Exercise prevents age-related decline in nitric-oxide-mediated vasodilator function in cutaneous microvessels

THE JOURNAL OF PHYSIOLOGY, Issue 14 2008
Mark A. Black
Ageing is associated with impaired endothelium-derived nitric oxide (NO) function in human microvessels. We investigated the impact of cardiorespiratory fitness and exercise training on physiological and pharmacological NO-mediated microvascular responses in older subjects. NO-mediated vasodilatation was examined in young, older sedentary and older fit subjects who had two microdialysis fibres embedded into the skin on the ventral aspect of the forearm and laser Doppler probes placed over these sites. Both sites were then heated to 42C, with Ringer solution infused in one probe and N -nitro- l -arginine methyl ester (l -NAME) through the second. In another study, three doses of ACh were infused in the presence or absence of l -NAME in similar subjects. The older sedentary subjects then undertook exercise training, with repeat studies at 12 and 24 weeks. The NO component of the heat-induced rise in cutaneous vascular conductance (CVC) was diminished in the older sedentary subjects after 30 min of prolonged heating at 42C (26.9 3.9%CVCmax), compared to older fit (46.2 7.0%CVCmax, P < 0.05) and young subjects (41.2 5.2%CVCmax, P < 0.05), whereas exercise training in the older sedentary group enhanced NO-vasodilator function in response to incremental heating (P < 0.05). Similarly, the NO contribution to ACh responses was impaired in the older sedentary versus older fit subjects (low dose 3.2 1.3 versus 6.6 1.3%CVCmax; mid dose 11.4 2.4 versus 21.6 4.5%CVCmax; high dose 35.2 6.0 versus 52.6 7.9%CVCmax, P < 0.05) and training reversed this (12 weeks: 13.7 3.6, 28.9 5.3, 56.1 3.9%CVCmax, P < 0.05). These findings indicate that maintaining a high level of fitness, or undertaking exercise training, prevents age-related decline in indices of physiological and pharmacological microvascular NO-mediated vasodilator function. Since higher levels of NO confer anti-atherogenic benefit, this study has potential implications for the prevention of microvascular dysfunction in humans. [source]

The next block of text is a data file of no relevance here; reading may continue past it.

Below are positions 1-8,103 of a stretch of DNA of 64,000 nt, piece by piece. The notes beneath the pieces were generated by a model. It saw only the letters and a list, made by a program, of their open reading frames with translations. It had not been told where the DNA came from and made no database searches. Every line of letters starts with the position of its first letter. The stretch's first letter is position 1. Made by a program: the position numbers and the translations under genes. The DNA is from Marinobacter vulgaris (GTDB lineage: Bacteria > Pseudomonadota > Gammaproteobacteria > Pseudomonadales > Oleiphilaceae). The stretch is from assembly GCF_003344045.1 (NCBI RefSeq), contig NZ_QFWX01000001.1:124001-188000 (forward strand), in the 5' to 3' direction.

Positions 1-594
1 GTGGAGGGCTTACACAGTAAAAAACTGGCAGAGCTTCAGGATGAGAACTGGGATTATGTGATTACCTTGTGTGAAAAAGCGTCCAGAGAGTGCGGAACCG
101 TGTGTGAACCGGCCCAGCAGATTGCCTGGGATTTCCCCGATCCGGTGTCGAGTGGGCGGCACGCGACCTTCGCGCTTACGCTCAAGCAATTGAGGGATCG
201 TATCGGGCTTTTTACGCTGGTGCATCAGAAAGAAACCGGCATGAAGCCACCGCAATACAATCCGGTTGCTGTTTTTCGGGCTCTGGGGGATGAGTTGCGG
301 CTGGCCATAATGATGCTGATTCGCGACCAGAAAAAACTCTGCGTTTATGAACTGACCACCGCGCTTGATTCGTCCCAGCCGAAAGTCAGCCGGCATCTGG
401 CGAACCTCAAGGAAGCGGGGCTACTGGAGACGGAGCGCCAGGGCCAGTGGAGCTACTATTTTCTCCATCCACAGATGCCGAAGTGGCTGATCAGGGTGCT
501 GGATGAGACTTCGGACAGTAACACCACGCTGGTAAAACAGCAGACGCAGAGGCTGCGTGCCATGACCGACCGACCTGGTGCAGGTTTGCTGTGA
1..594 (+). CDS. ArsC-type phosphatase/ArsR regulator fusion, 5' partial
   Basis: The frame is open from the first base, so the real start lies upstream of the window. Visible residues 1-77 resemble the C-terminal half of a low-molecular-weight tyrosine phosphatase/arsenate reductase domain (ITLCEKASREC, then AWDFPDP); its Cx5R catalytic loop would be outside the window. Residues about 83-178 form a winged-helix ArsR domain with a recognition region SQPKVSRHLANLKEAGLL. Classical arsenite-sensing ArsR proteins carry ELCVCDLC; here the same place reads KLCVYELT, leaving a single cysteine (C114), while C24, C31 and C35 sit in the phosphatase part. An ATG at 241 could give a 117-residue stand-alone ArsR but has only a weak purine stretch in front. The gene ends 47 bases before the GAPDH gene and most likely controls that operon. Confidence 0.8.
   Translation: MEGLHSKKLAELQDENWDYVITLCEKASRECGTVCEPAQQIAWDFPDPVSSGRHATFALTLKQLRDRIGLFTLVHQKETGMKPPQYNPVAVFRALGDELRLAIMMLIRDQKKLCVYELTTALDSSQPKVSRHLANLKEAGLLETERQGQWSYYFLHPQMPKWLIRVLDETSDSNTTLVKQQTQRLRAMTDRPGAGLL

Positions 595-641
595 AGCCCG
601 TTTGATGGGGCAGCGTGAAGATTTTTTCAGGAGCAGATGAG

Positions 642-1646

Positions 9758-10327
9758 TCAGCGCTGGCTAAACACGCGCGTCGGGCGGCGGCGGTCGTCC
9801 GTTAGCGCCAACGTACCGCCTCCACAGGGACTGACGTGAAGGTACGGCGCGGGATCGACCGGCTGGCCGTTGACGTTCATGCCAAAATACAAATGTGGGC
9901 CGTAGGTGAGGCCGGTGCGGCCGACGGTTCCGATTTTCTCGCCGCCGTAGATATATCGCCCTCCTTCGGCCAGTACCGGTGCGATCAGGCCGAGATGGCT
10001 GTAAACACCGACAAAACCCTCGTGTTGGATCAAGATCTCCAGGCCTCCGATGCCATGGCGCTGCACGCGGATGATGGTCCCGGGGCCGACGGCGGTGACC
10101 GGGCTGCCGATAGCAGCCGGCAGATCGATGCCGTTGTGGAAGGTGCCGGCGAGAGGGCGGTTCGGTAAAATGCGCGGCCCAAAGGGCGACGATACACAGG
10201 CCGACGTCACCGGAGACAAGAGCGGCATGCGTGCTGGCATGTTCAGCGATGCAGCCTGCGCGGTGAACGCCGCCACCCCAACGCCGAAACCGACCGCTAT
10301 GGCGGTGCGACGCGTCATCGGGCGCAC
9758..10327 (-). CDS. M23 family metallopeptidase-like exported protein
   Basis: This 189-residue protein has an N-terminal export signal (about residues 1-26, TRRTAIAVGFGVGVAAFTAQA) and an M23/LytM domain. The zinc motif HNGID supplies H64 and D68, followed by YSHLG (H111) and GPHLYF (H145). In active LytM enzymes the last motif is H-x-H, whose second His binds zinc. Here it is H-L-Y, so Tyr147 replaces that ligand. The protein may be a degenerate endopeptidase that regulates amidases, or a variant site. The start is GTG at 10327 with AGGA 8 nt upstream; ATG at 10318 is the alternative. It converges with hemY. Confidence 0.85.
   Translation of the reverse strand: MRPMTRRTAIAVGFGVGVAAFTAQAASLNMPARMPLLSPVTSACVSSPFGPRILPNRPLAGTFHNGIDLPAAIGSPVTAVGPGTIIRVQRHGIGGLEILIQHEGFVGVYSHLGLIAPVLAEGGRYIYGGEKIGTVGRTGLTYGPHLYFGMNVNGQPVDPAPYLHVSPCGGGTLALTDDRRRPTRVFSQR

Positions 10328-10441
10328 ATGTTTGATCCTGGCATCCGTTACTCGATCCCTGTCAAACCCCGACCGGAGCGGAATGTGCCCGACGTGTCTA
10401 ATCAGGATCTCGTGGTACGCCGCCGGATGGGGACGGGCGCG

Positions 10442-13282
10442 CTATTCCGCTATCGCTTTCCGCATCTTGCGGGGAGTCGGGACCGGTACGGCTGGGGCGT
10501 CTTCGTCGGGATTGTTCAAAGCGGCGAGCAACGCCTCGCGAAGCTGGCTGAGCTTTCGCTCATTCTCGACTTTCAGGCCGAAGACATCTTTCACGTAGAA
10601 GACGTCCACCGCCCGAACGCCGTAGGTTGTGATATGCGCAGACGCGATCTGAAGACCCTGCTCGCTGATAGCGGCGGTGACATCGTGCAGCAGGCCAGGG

During hypoxic exercise some vasoconstriction is needed to match O2 delivery with O2 demand at the microcirculatory level

THE JOURNAL OF PHYSIOLOGY, Issue 1 2008
Carsten Lundby
To test the hypothesis that the increased sympathetic tonus elicited by chronic hypoxia is needed to match O2 delivery with O2 demand at the microvascular level eight male subjects were investigated at 4559 m altitude during maximal exercise with and without infusion of ATP (80 ,g (kg body mass),1 min,1) into the right femoral artery. Compared to sea level peak leg vascular conductance was reduced by 39% at altitude. However, the infusion of ATP at altitude did not alter femoral vein blood flow (7.6 1.0 versus 7.9 1.0 l min,1) and femoral arterial oxygen delivery (1.2 0.2 versus 1.3 0.2 l min,1; control and ATP, respectively). Despite the fact that with ATP mean arterial blood pressure decreased (106.9 14.2 versus 83.3 16.0 mmHg, P < 0.05), peak cardiac output remained unchanged. Arterial oxygen extraction fraction was reduced from 85.9 5.3 to 72.0 10.2% (P < 0.05), and the corresponding venous O2 content was increased from 25.5 10.0 to 46.3 18.5 ml l,1 (control and ATP, respectively, P < 0.05). With ATP, leg arterial,venous O2 difference was decreased (P < 0.05) from 139.3 9.0 to 116.9 8.4,1 and leg was 20% lower compared to the control trial (1.1 0.2 versus 0.9 0.1 l min,1) (P= 0.069). In summary, at altitude, some degree of vasoconstriction is needed to match O2 delivery with O2 demand. Peak cardiac output at altitude is not limited by excessive mean arterial pressure. Exercising leg is not limited by restricted vasodilatation in the altitude-acclimatized human. [source]


Neurokinin-1 receptor desensitization to consecutive microdialysis infusions of substance P in human skin

THE JOURNAL OF PHYSIOLOGY, Issue 3 2005
Brett J. Wong